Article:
The beat goes on with the return of Vegas DeMilo. The five-piece ensemble, hailing from San Francisco, put on an excellent show at the Monterey Live Festival in June, and if you didn''t catch their act then, here''s another chance. The catchy alternative rock melodies are filled with just the right amount of cool hooks, spicy distortion and a hammering beat that will pull you from your boredom in no time. The lyrics, presented by Foster Calhoun (vocals/guitar) with a sometimes raspy, sometimes mournful voice, deal with the ever-popular questions about life and one''s own choices and fears about well, life. But VDM does more than just fit the bill, it simply fits into the niche of great versatile sound, that many other bands just fall short of. Last year''s debut album release, Before it Gets Old on Starving Cowboy Records is proof. This CD, a sort of "themed" 11-track journey through an interesting millennium-angst point of view keeps you listening on. Every song sounds and feels different from the previous one. A beautiful ballad may be followed by a piece of screaming rock and vice versa. VDM has been compared to the likes of Everclear, Jesus and Mary Chain, Guided By Voices and Superchunk. And yes, there is a certain ''80s feeling to their sound. But as it has been put quite well in the past, Vegas DeMilo sounds inspired not nostalgic, and that is one of the best compliments making a band stand out from the rest.
Vegas DeMilo, Saturday, 9pm, STARZ, 375-3056.
And then there is Five a.m., the rock ''n'' roll band with a certain twang you could categorize as Americana. The quintet is returning to the Blue Fin Caf by popular demand and, listening to their debut CD, Fade to Light (1997) once again, I can only agree that this is a band worth paying attention to. Formed in 1993, Five a.m. won the North Bay''s "Battle of the Bands" for 1997 and was voted one of Sonoma''s best bands by the Sonoma County Independent. And aside from a luscious sound that integrates the exotic dijereedoo, an ancient Australian wind instrument, and the rich versatile vocals of Trent Yaconelli and Robert Ethington, both of whom also play guitar and mandolin, what you get is one tightly woven song after the other.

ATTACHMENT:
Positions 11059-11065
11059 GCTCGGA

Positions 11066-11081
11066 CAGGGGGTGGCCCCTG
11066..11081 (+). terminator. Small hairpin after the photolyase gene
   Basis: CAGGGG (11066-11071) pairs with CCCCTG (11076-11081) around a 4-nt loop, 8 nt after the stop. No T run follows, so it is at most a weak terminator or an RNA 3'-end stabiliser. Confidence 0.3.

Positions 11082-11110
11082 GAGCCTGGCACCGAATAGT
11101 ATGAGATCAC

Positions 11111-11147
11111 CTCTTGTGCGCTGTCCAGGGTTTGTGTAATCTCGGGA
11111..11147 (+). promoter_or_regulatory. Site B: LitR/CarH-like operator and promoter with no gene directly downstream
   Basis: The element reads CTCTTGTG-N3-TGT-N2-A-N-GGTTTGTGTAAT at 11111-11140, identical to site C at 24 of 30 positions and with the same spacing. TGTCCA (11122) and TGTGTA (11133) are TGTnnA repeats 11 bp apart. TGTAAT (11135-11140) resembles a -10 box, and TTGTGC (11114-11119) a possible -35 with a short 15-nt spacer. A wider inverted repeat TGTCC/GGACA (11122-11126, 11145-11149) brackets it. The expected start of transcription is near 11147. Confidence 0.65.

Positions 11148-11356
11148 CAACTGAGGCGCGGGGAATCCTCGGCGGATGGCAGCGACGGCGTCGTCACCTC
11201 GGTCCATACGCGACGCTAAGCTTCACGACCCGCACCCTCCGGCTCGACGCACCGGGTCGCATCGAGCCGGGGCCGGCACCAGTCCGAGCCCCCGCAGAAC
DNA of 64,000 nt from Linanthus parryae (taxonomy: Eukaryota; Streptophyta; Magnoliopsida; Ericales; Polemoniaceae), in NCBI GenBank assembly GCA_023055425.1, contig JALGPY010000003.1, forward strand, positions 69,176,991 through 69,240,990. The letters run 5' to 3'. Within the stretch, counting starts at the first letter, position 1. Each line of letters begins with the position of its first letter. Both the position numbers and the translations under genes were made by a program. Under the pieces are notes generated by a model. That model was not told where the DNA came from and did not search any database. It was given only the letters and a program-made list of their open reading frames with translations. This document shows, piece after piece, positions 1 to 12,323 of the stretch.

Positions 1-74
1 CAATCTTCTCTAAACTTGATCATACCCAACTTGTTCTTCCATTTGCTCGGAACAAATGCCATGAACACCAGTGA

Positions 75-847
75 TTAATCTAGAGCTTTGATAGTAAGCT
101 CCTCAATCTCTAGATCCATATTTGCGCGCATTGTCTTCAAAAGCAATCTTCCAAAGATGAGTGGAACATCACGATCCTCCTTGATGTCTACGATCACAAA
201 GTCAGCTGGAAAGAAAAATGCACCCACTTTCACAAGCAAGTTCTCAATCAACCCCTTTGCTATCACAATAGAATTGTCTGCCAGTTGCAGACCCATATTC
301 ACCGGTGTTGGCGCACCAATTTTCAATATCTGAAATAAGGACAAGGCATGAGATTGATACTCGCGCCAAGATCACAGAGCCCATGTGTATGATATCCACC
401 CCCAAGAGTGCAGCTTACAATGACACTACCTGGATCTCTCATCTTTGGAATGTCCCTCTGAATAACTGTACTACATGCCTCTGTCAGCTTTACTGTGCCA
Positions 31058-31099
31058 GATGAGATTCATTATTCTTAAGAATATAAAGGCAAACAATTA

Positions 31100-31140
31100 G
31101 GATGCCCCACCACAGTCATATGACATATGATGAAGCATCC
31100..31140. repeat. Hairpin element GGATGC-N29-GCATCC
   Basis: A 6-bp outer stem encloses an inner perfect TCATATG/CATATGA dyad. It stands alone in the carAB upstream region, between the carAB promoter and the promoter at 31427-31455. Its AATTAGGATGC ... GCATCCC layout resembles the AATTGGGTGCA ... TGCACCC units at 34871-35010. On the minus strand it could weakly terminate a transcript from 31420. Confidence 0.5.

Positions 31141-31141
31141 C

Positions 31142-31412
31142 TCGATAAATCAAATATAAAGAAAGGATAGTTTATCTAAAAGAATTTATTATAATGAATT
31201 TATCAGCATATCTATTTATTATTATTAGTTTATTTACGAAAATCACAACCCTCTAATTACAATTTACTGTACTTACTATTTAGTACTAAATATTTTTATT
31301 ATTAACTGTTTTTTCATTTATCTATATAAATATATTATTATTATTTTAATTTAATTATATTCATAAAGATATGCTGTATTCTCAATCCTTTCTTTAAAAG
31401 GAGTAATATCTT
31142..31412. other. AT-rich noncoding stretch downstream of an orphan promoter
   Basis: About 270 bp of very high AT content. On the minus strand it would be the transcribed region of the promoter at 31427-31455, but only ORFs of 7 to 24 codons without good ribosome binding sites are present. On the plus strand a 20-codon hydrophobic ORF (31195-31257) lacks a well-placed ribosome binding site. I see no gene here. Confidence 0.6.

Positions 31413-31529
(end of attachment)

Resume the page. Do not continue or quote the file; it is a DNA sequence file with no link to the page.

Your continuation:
Five a.m., Saturday, 9pm, Blue Fin Caf, 375-7000.
Let''s talk jazz for a moment. I just heard Penguin Jazz Quartet''s second CD, On Ice, and though I am no jazz connoisseur, I must admit that I found myself laying back, stretching out and actually relaxing while listening to some passionate beautiful music coming from the speaker. I''ve also seen them perform at Borders Books before and I watched an exceptionally large crowd sitting contentedly and relaxed as soothing notes filled the entire store. The San Francisco-based quartet knows jazz, no doubt, and will definitely give you a break from the rush of everyday life. Go check them out, they are definitely worth your time.
Penguin Jazz Quartet, Saturday, 8pm, Borders Books & Music, 899-6643.
Last but not least, if you''re in the mood for some funky dancing, catch a progressive rock/blues/funk/psychedelic performance at El Palomar Restaurant with Big Rain and Foamscape as part of the Summer Dance Series ''99.
Big Rain, Foamscape, Saturday, 9:30pm, El Palomar Restaurant, 372-1032.